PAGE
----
Nicolas Arkells is the CEO at Manticore Consulting Group, a global health economics and outcomes consulting firm. He has over 15 years of leadership experience ensuring organizational commitment to statistical analysis and implementation. His law and science juris doctorate concentrated on intellectual property, which encouraged his research in biotechnology, market access, policy, regulatory strategy, and patent law. His MBA focused on the application of analytics to provide solutions to real-world problems in the healthcare industry. He is certified in medical devices and pharmaceuticals by the Regulatory Affairs Professionals Society, Lean Six Sigma black belt trained in the healthcare industry, agile certified as a PSM and PSPO, and certified in global human capital through Columbia University. He has been recognized for excellence in legal research, leadership, and alternative dispute resolution.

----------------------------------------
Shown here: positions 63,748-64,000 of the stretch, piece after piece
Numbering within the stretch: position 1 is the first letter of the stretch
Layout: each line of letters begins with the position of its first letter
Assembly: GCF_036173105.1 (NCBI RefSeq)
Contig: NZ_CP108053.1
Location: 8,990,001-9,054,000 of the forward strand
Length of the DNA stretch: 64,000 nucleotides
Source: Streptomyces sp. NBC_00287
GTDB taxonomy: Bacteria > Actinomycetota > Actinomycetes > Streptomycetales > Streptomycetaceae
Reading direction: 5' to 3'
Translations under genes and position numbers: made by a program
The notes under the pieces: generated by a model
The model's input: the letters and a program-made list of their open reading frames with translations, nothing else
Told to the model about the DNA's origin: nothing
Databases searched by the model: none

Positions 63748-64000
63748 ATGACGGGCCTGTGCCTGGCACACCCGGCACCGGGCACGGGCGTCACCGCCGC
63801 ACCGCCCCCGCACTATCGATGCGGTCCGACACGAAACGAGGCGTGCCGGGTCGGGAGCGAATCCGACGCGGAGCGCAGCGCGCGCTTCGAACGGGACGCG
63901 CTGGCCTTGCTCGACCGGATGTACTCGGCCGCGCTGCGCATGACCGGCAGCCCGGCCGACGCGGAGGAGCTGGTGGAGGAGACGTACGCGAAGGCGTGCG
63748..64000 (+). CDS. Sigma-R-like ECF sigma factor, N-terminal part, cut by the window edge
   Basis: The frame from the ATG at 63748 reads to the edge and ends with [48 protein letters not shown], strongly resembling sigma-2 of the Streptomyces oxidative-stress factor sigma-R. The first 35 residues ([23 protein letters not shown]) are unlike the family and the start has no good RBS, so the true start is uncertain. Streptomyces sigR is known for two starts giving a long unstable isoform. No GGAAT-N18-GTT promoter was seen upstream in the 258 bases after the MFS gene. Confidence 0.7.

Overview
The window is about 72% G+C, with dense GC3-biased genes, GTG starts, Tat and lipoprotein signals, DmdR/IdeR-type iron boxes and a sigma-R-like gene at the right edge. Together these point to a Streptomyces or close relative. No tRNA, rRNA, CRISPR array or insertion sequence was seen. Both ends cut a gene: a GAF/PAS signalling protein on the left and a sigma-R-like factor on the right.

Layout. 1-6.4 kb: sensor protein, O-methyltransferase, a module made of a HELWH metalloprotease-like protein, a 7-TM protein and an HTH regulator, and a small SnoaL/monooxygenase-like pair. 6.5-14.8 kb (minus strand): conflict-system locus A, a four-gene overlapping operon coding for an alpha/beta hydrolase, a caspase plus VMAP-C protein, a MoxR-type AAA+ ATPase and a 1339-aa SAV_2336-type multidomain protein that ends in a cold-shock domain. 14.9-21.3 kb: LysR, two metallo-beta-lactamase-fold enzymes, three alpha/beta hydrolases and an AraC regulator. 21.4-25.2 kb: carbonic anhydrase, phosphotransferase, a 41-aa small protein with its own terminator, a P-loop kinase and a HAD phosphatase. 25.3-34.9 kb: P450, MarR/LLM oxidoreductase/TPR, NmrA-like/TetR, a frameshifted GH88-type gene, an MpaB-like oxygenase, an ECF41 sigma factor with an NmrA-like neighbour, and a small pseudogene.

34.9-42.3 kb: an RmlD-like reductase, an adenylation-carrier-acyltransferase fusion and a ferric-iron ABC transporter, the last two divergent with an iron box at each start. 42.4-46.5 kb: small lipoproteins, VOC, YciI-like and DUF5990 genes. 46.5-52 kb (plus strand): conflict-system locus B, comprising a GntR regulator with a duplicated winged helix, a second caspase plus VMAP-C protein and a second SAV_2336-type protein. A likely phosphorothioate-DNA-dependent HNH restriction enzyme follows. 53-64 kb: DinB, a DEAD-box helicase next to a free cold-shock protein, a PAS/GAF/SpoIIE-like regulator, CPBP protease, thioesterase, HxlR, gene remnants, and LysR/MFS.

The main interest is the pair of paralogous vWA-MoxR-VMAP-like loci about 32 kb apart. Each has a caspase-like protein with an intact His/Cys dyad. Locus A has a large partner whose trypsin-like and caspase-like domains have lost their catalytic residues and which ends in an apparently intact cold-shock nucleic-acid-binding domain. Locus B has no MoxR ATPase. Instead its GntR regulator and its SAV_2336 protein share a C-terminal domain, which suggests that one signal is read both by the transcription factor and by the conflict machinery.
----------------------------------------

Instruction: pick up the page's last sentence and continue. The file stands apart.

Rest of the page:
Sheila Frame is VP and head of Sandoz Biopharmaceuticals, North America, responsible for the development and commercialization of the biosimilar medicines portfolio in the U.S. and Canada. She has more than 20 years of pharmaceutical experience and serves as a member of the Sandoz U.S. Executive Committee. Frame held the role of worldwide general manager for the Immunoscience business at Bristol Myers Squibb (BMS), a role which encompasses responsibility for the commercialization of Orencia for the treatment of RA, with worldwide sales of over $2 billion, as well as the commercial development of BMS’s important pipeline assets in the therapeutic area. Prior to joining the pharmaceutical industry, . she worked as a professional lobbyist for the Canadian National Railway. She began her professional career holding senior positions with the Government of Canada as a legislative assistant where she took 17 bills through the House of Commons and Senate.